Categories: Linux, router
Tomato & RT-N16
I’ve been using the Shibby fork of TomatoUSB everywhere (1x E3000, 1x RT-N66U, 3x RT-N16). In particular, tomato-K26USB-MIPSR2-116-AIO. To install it on the N16 I initially flashed a smaller, initial load of dd-wrt (trx), as the Asus firmware seemed to have an issue with the large 6MB firmware (the initial dd-wrt was ~3.5MB).
In dd-wrt, I selected the tomato trx file and had it set to factory defaults after restart. For some reason I had to use a “Private Window” in firefox (Ubuntu 12.04LTS, FF 9000) for the tomato firmware to take. Otherwise I would just see dd-wrt’s “Upgrading firmware, please wait 300s” for about 2 seconds before I got a 404 error.
Once booted into tomato I had it do a thorough NVRAM clean out again. Just be to be sure.
The multiple images were kind of a pain, but allowed me to skip having a TFTP server (or using the Asus Recovery Utility)
I like the RT-N16 since it is a workhorse while still being under $100. These locations are mostly Ethernet based anyway, with little need for 5 GHz. capability.
Right now I have three of these going with a site-to-site
transport VPN (1 server, 2 clients) to have a common network with DHCP, and a Windows Domain, on top of the building network which does not have such services.
The site-to-site OpenVPN instructions have vanished but I got them through http://web.archive.org/web/20130601072211/http://www.wasagacomputers.com/home/2010/8/10/tutorial-site-to-site-vpn-using-tomato-firmware-and-openvpn.html the only issue is you can’t view the images, only the thumbnails, which is problematic. Good thing I already had one of these set up! I’ve emailed Wasaga Computers to hopefully get this guide back; if not I’ll recreate it here since it is so useful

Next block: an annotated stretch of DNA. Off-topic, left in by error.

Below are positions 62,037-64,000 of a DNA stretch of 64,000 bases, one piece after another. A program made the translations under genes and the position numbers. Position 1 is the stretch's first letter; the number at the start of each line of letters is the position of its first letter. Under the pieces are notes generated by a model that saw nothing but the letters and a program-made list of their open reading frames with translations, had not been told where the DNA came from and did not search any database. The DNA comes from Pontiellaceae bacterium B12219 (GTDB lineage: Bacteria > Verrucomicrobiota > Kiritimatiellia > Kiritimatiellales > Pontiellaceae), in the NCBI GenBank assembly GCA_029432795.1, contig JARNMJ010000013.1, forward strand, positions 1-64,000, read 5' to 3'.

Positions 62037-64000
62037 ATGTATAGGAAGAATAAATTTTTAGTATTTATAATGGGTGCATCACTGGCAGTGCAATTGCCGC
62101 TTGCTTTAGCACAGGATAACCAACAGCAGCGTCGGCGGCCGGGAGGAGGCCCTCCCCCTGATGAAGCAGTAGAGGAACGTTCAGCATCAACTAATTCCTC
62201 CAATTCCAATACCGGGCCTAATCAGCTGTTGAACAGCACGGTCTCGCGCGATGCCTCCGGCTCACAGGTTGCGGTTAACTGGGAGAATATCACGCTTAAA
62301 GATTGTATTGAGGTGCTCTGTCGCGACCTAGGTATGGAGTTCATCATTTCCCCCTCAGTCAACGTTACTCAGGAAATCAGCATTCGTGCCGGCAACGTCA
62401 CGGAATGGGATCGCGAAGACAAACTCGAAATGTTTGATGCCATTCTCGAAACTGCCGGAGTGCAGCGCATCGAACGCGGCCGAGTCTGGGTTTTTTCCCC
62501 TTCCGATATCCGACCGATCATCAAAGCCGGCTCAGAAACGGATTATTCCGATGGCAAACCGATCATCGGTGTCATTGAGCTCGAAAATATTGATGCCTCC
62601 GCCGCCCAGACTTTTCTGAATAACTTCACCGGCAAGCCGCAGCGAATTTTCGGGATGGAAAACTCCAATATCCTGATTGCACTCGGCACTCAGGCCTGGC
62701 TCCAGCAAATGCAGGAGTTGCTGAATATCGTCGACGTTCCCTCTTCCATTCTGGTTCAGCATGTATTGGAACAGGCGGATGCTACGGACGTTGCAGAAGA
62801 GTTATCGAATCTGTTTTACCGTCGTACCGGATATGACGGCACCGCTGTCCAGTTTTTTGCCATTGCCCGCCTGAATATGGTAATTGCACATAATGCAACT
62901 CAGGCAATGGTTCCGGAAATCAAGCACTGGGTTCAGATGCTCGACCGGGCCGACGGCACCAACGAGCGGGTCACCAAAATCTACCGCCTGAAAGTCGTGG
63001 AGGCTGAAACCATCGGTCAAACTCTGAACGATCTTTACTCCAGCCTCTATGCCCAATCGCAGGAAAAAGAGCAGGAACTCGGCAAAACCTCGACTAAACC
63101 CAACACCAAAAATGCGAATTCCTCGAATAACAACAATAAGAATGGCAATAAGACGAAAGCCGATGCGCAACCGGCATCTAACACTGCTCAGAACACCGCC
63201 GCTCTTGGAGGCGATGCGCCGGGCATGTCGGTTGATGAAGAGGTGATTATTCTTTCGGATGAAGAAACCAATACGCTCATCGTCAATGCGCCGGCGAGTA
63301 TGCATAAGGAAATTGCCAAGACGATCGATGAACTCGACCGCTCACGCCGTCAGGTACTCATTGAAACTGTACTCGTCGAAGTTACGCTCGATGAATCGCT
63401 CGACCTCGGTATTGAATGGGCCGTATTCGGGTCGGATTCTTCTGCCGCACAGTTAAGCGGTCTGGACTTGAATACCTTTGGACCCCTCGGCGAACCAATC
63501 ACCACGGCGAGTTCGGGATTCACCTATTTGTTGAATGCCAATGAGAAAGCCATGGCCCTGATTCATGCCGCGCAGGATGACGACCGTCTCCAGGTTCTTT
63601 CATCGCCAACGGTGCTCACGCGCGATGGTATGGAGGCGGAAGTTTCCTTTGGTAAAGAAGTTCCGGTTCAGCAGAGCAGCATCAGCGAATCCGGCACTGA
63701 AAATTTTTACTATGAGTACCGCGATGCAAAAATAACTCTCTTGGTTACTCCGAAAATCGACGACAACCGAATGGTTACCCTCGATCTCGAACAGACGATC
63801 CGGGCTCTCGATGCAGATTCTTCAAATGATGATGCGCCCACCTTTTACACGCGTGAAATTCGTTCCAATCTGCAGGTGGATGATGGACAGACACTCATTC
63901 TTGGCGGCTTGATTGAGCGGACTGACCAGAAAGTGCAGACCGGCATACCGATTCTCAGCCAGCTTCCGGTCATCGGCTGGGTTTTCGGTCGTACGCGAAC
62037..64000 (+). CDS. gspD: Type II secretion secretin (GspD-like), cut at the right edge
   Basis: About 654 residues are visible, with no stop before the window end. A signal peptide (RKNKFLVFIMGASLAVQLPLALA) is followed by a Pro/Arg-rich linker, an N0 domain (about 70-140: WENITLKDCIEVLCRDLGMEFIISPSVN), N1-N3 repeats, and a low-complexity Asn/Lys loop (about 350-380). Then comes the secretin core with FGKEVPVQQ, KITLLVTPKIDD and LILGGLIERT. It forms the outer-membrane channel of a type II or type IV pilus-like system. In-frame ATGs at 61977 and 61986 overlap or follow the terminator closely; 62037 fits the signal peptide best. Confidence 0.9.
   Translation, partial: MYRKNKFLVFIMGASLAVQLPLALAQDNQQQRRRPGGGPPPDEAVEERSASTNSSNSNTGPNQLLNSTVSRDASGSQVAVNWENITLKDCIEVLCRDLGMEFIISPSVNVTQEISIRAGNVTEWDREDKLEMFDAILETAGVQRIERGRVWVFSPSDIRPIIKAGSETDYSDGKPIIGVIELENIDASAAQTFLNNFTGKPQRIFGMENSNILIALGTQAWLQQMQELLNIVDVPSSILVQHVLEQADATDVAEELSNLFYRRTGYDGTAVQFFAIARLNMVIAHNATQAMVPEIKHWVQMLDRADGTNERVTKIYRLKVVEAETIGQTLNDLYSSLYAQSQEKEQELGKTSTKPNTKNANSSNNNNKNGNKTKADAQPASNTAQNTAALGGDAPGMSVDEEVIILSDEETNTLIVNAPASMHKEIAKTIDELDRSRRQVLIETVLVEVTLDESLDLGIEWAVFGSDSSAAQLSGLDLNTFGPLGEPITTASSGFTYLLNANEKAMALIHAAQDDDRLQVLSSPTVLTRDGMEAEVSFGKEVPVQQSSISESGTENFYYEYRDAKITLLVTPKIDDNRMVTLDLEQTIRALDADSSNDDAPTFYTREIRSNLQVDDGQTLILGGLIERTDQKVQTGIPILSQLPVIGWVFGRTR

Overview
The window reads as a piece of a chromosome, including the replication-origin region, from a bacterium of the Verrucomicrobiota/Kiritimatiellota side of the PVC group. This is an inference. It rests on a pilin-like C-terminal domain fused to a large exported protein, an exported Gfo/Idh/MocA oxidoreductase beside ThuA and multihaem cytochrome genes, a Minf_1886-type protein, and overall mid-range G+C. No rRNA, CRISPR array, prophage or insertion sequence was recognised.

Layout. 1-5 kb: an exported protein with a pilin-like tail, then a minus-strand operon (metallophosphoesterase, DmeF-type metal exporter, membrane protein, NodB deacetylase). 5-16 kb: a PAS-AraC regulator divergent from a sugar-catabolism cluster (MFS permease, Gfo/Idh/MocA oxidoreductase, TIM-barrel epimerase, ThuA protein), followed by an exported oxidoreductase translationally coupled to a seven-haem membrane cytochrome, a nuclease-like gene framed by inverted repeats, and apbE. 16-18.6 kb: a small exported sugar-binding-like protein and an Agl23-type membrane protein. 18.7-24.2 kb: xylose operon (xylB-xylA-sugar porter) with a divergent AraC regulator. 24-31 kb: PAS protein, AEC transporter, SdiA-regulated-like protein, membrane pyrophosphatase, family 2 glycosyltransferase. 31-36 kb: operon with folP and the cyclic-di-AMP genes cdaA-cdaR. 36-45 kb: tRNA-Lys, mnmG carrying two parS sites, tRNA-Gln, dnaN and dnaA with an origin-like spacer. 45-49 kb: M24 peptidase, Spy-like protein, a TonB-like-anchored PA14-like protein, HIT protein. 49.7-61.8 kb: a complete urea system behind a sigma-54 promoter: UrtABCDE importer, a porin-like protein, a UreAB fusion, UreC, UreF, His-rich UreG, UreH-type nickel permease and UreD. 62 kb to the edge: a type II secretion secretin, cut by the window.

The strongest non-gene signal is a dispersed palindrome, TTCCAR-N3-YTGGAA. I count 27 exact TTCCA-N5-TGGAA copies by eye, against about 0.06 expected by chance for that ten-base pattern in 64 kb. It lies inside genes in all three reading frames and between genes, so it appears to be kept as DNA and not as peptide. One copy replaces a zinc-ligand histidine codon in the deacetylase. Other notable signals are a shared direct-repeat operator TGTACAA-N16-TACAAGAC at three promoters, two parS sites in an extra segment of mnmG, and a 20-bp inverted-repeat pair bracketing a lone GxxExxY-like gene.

I used my Ubuntu 12.04.3 LTS environment to make the OpenVPN keys. The working directory is /usr/share/doc/openvpn/examples/easy-rsa/2.0/ and I had to build the keys as root.
The key generation instructions are at http://openvpn.net/index.php/open-source/documentation/howto.html#pki
I think power management, a big aspect of my design work, has trickled into to the apartment. Management of course has two key aspects – monitoring and control. I will list my tools for the former below, the later will be another post.
The P4400 meter to monitor usage, but it is really only intended for a specific device or power strip. It also doesn’t provide any logging or record-keeping, so it is really intended to be intermittently used or spot checked, and is best used for devices that are a constant mode, or perhaps a couple of modes. I’m using it to put together a spreadsheet of loads, one room at a time.
EM100B Black & Decker monitor
This is a two-piece wireless setup with a photodiode looking at the spinning wheel on the power meter outside and transmits that information to a base station on 433MHz. The station then performs some math, using the Kh factor printed on the meter, to get the kilowatts used for the entire apartment. This in then tallied, and multiplied by a user-input cost factor to get the price utilized. It also happens to record the temperature.
My biggest problems are twofold – first, there are no provisions for more elaborate computer based logging, though there are some promising hacks. Second is the reliability of the photodiode, or more particularly the mounting equipment, to keep everything aligned. If it slips, or gets bumped, the meter zeros out. I put a few dabs of hot glue on the assembly today that hopefully should improve things.
The P4200 and P4220 are a simple extension of the original kill-a-watt so that usage can be conveniently displayed (not stuck to an outlet at floor level or jumpered on an extension cord). It also provides some logging and cost calculations (but no computer interface either). It runs on 916MHz and would be great for large but variable loads (air conditioners, entertainment center, refrigerator etc). Also one base station can manage up to 8 outlets. Unfortunately, the range is awful. One meter may work, 1.5m doesn’t. I will have to sleuth around for radio interference before I purchase additional outlets. The funcube dongle will be a handy tool for this.
Efergy E2 wireless monitor
This is another whole-house monitor, in principal like the black & decker one above. However, it measures by clamping onto the mains that enter the circuit breaker, as opposed to an optical sensor on the meter. This is really more appropriate than homes than apartments, so I purchased one for my parents to try out.
Categories: Amateur Radio
I have received the callsign NX1U (and thus released KB1LKI).
I’ve always wanted a N prefix, and I had to keep the 1 designator of home. The rest was just looking at the availability list and finding one that looks right. Admittedly it isn’t the best callsign for contesting in either phone or voice, but it sure beats my old 2×3!